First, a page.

At Huerta Del Valle, a community garden in Ontario, California, organizers want to see the people there grow with the food.
After nearly three years, 62 families grow organic produce in their own 10- by 20-foot plots for which they pay a mere $30 a year. The four-acre site has space to double its rented plots by next year, said Arthur Levine, technical support and projects manager for the nonprofit organization.
So, growing food – check.
The campaign moves them closer to an ambitious goal of providing the community with its own organic produce, improving community health and opportunity, and teaching new skills.
“We have a lot of knowledge in our community because a lot of the people who use the garden are elders from Mexico. Their life is so different from the life we have. They grew up on a farm, growing their own food,” Levine said. “We want to put that knowledge together with the people who want to learn it. They may not have a place to share it. … It’s why we’re building and investing in the community education center.
“Right now there’s so many empty lots all over Ontario, especially after the economic crisis. There’s a lot of big empty spaces all around. Why couldn’t a few of those be a community garden?”
Huerta Del Valle started in 2010 with a community garden at a school in the city. The garden came out of a program at Pitzer College in nearby Claremont. The program, called Pitzer in Ontario, is an experiential learning opportunity for students of urban studies and community-based research. One such student wanted to start a community garden to address food access for Ontario residents.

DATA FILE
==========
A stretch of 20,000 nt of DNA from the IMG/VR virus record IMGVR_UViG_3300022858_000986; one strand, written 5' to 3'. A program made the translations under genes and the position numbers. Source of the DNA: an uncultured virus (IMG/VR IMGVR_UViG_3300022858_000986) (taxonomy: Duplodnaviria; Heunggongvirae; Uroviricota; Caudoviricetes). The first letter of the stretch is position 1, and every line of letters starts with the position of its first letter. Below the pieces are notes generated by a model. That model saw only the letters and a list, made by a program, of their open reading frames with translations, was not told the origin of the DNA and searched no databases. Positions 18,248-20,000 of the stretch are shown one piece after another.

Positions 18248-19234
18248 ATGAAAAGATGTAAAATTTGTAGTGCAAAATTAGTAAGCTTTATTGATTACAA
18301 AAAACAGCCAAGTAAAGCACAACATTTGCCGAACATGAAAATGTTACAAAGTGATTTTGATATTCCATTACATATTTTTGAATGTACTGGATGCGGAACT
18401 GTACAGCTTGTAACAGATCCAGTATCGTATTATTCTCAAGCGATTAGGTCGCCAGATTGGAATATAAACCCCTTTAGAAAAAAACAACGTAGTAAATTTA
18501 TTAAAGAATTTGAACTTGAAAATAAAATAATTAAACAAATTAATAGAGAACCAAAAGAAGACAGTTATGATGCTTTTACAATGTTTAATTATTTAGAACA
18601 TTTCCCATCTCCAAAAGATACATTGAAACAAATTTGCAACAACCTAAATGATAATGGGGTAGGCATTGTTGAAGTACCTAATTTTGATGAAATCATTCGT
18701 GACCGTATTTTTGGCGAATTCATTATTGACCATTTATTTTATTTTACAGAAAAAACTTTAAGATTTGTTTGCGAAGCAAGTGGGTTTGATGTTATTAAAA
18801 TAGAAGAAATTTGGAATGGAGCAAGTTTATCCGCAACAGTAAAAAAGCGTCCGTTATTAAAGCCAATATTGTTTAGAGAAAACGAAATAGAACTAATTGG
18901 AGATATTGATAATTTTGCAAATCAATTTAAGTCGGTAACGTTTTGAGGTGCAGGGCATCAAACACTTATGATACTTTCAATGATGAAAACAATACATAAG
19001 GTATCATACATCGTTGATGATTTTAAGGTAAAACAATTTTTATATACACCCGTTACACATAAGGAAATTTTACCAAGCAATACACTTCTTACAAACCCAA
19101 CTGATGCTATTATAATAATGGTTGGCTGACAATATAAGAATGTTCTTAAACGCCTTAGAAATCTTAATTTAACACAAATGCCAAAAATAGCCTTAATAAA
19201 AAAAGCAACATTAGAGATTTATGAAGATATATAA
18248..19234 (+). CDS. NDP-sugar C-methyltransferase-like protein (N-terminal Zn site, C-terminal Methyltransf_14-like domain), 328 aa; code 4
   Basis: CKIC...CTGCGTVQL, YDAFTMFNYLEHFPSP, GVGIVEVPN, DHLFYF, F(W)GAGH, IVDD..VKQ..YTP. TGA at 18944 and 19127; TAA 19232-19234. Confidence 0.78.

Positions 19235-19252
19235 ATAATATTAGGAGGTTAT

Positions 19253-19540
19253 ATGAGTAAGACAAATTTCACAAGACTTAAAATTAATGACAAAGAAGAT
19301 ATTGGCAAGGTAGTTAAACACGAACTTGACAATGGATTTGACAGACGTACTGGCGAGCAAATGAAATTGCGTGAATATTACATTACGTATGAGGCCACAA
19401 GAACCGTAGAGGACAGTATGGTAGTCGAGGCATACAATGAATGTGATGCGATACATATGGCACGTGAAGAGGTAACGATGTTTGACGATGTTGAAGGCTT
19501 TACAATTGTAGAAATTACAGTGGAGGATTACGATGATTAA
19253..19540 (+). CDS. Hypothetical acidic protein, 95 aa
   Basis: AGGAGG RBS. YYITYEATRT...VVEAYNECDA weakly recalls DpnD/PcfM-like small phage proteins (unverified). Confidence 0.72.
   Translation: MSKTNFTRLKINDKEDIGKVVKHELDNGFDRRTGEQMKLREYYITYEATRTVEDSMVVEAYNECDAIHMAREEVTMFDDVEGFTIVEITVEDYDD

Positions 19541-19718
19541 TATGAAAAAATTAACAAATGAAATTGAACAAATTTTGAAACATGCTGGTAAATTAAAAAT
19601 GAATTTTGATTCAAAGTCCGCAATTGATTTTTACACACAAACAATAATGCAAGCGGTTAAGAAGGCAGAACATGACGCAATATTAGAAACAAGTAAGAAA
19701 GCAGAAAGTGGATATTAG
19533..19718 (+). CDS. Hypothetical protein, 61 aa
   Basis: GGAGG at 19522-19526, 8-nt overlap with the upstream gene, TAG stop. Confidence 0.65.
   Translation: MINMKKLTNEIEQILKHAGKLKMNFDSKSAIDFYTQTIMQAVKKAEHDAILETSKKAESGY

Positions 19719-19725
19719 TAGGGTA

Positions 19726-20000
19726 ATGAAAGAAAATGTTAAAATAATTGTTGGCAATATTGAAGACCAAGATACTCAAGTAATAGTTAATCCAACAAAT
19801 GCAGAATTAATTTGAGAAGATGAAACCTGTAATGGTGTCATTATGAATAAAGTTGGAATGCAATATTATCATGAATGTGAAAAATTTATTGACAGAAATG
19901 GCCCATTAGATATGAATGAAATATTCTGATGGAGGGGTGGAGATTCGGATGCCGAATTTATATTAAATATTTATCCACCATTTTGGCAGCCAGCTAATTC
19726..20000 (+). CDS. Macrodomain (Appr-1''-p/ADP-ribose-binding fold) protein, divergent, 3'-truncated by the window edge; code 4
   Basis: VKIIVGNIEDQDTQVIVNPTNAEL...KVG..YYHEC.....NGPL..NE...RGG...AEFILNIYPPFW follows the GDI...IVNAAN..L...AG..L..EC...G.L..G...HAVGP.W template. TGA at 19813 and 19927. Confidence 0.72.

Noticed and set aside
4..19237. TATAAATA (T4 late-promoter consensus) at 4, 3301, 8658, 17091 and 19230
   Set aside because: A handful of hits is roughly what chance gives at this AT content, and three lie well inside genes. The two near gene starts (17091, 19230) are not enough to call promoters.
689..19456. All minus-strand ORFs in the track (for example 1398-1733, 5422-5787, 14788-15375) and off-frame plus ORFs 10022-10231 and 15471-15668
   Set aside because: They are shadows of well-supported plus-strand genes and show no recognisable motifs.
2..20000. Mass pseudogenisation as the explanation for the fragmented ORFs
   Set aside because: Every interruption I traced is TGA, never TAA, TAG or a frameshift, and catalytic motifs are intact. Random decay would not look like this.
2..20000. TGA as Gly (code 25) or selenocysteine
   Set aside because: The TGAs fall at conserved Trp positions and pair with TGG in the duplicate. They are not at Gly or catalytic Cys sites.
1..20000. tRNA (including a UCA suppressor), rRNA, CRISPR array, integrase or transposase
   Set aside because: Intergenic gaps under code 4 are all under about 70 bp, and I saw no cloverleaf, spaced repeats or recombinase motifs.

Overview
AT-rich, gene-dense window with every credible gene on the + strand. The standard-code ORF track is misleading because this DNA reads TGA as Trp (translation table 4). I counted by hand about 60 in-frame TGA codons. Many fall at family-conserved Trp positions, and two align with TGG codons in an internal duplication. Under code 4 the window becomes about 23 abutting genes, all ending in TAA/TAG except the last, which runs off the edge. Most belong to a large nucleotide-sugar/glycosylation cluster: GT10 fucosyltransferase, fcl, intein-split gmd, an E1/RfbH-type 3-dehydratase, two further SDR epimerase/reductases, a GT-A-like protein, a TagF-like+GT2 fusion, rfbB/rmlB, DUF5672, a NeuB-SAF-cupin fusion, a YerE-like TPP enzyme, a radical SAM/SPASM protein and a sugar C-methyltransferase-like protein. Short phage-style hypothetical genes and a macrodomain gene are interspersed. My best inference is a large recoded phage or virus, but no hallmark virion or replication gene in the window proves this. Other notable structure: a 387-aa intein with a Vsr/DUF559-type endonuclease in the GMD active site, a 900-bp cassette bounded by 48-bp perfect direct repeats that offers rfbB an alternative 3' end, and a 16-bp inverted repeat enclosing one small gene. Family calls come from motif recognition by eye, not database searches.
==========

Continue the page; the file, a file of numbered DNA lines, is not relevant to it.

Meanwhile, the city applied for and won a Healthy Eating Active Living grant to address childhood and adult diet- and exercise-related issues. Officials were committed to developing a community garden with the grant money. They noted Huerta Del Valle’s efforts and started negotiating with the group to manage the project. In April 2013, they started developing the site they’re on today.
“We provide the seeds, the city pays for the water, we provide the tools and the compost. People just pay for the spot to rent it and they have everything else provided,” Levine said. “You can pay in installments. We never turn anyone away. This project is about access to fresh food, not about who can pay.”
To provide seeds, tools, and other garden necessities, Huerta Del Valle (which means Garden of the Valley) keeps a working farm next to the garden. They sell to local markets and restaurants and to members of the community.
“We sell on site for about $1 per pound for pretty much anything,” Levine said. They include low- and fixed-income residents, accepting payment methods, such as SNAP (Supplemental Food Assistance Program).
“Then we sell to restaurants. So the farm component of the community garden is designed to raise funds to keep the project going,” he said.
Levine said the community members using the garden say they’re feeling better and loving the food. Growers harvest food, then take it home and add it to their meals. It’s more reminiscent of life in Mexico, where many people incorporate food from nearby farms or their own garden into their diet. It’s a practice lost in a community with poor produce selection at stores.
“People are happy,” he said.
Approaching its third anniversary, Huerta Del Valle sees a lot of ways to grow. A successfulKickstarter campaign moves the group another step closer to realizing its goals of addressing more than diet. Levine said organizers want to pursue economic development, providing food and farming jobs in a community where many residents depend on temporary warehouse positions for income. And that could mean lasting change.
“If we could put them in a better position, we could change the landscape in terms of access (and) health,” he said.